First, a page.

Sign up now to cite pages or passages in MLA, APA and Chicago citation styles.

Cited page

Bookmark this page
Automation Technology and Human Performance: Current Research and Trends
Table of contents

Table of contents



Text size Smaller Larger
Search within

Search within this book

Look up

Look up a word

  • Dictionary
  • Thesaurus
Please submit a word or phrase above.
Print this page

Print this page

Why can't I print more than one page at a time?

While we understand printed pages are helpful to our users, this limitation is necessary to help protect our publishers' copyrighted material and prevent its unlawful distribution. We are sorry for any inconvenience.
Full screen
/ 348

matching results for page

Cited passage

Citations are available only to our active members.
Sign up now to cite pages or passages in MLA, APA and Chicago citation styles.

Cited passage

Welcome to the new Questia Reader

The Questia Reader has been updated to provide you with an even better online reading experience.  It is now 100% Responsive, which means you can read our books and articles on any sized device you wish.  All of your favorite tools like notes, highlights, and citations are still here, but the way you select text has been updated to be easier to use, especially on touchscreen devices.  Here's how:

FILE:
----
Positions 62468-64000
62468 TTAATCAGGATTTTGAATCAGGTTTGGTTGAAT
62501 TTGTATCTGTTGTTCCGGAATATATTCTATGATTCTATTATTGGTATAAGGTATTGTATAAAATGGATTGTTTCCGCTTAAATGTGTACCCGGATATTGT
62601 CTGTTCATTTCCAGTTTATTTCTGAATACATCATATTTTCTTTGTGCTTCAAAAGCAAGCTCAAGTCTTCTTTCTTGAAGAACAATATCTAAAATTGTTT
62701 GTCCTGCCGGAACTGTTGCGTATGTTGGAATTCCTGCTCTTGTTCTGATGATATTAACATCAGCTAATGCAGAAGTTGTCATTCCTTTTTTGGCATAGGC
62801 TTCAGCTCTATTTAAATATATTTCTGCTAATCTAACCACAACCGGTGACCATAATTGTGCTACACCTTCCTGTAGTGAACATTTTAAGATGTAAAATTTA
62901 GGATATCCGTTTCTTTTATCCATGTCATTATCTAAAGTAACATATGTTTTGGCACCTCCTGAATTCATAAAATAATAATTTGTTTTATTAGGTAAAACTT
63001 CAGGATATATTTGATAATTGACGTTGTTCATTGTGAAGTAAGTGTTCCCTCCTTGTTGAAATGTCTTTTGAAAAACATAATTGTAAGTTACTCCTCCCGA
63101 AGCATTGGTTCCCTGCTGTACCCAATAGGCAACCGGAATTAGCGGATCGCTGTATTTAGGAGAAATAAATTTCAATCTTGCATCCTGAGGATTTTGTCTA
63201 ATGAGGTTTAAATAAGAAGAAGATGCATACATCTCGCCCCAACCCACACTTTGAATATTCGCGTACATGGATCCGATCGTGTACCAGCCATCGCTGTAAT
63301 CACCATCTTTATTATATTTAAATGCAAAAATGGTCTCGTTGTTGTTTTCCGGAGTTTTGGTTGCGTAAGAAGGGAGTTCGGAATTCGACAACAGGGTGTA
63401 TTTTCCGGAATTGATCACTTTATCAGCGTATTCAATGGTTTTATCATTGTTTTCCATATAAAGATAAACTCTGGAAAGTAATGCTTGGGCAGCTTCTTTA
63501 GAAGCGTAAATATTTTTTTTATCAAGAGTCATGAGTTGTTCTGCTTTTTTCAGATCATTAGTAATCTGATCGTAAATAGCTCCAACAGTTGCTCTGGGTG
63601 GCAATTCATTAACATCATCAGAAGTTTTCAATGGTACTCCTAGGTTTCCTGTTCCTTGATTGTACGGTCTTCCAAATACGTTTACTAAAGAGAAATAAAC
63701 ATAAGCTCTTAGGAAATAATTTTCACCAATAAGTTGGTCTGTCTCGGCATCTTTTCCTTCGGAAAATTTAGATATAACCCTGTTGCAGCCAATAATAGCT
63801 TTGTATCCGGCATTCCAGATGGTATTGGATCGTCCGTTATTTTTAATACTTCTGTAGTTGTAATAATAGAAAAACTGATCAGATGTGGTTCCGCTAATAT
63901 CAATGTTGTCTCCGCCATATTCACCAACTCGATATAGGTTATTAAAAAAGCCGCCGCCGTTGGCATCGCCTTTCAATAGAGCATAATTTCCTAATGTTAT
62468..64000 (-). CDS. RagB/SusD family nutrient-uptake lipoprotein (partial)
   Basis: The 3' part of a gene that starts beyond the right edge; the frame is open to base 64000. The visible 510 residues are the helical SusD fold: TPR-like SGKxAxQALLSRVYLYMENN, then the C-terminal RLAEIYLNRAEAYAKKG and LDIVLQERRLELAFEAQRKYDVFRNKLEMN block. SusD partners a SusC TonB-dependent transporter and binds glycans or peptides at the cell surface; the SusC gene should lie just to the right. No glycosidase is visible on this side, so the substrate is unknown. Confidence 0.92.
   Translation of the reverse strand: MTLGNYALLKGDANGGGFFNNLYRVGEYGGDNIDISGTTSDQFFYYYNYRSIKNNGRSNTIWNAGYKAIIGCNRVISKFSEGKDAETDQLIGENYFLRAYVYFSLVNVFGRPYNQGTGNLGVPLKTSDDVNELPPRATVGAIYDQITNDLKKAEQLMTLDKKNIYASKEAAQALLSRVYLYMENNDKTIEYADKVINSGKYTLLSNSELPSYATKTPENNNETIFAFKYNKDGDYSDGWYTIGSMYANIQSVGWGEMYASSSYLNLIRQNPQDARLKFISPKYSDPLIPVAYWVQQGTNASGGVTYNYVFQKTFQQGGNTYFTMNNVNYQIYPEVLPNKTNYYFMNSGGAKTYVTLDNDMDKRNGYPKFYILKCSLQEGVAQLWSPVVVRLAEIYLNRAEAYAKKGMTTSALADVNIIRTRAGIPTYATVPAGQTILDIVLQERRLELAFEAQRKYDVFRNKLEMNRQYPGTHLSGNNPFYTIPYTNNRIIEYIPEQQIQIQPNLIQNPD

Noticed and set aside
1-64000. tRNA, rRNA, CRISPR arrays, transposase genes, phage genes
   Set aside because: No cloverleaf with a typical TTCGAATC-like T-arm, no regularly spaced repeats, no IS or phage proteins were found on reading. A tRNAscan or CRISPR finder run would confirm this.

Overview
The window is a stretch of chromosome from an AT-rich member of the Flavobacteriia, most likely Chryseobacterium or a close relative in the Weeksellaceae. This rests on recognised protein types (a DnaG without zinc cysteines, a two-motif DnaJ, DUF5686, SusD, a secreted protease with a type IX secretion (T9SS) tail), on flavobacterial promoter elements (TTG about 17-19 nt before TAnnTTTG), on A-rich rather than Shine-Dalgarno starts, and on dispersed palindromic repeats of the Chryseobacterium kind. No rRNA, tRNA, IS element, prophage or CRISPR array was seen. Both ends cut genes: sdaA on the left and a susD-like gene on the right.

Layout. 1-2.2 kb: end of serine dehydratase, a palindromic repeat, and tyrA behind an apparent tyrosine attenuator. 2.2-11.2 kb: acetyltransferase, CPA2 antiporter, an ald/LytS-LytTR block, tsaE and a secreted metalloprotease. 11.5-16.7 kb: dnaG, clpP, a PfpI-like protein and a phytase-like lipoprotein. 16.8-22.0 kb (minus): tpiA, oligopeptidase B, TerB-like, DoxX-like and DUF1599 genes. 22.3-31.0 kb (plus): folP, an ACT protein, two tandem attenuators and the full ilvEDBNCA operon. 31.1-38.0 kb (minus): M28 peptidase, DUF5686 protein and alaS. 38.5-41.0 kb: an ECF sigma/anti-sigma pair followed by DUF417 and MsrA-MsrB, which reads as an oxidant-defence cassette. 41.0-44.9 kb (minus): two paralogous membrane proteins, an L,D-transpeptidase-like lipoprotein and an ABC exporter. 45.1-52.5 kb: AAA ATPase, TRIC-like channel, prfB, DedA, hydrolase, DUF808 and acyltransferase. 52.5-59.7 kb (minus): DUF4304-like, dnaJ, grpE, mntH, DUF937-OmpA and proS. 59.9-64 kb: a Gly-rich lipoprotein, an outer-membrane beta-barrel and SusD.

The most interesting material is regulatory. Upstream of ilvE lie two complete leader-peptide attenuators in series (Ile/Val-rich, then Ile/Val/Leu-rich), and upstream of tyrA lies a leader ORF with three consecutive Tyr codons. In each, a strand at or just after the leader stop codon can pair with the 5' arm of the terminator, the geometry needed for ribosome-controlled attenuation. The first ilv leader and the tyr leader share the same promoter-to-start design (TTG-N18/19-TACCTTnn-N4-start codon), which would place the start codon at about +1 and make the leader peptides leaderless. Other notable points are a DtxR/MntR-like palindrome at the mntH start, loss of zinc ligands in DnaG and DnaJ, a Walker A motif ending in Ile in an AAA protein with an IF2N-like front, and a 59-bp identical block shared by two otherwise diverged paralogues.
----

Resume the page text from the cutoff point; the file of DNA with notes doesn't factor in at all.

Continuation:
1. Click or tap the first word you want to select.
2. Click or tap the last word you want to select.

OK, got it!

Thanks for trying Questia!

Please continue trying out our research tools, but please note, full functionality is available only to our active members.

Your work will be lost once you leave this Web page.

For full access in an ad-free environment, sign up now for a FREE, 1-day trial.

Already a member? Log in now.

Are you sure you want to delete this highlight?